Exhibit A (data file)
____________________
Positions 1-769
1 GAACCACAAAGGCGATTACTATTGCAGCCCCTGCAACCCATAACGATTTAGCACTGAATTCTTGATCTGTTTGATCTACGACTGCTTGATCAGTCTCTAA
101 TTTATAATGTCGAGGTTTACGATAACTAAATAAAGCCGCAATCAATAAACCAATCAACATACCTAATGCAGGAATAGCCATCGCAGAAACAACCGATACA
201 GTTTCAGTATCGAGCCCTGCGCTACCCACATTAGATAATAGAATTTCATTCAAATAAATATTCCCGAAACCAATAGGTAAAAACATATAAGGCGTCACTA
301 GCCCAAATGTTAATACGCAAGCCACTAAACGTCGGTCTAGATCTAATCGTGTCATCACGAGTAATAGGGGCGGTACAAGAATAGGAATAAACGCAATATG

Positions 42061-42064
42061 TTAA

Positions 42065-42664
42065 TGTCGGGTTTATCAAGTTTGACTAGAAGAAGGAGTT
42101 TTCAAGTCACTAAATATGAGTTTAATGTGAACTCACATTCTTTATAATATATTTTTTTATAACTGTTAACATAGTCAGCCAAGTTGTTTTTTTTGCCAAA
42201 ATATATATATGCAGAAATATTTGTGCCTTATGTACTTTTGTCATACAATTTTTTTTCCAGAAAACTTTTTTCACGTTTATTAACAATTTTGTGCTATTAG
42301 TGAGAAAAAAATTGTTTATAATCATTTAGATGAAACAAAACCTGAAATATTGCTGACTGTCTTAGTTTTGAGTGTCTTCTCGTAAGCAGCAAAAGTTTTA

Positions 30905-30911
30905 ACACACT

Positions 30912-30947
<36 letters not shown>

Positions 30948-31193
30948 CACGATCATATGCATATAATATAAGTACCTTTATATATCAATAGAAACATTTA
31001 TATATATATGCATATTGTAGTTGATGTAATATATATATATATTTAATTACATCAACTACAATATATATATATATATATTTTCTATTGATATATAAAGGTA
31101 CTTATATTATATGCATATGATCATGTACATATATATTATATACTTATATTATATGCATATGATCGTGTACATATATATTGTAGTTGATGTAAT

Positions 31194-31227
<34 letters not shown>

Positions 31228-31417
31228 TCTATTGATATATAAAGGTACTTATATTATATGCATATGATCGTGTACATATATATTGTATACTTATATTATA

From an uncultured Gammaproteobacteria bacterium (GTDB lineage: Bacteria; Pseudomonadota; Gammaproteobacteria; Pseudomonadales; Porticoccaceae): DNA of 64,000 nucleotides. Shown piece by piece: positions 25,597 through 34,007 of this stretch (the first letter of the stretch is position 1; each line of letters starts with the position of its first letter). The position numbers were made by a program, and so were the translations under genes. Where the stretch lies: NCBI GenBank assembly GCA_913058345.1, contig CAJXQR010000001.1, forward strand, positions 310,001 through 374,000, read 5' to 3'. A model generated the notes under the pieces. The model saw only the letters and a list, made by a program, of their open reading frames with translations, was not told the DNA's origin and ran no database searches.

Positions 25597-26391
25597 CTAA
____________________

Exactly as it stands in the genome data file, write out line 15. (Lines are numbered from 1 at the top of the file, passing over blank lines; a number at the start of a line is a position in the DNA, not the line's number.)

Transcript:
Positions 30912-30947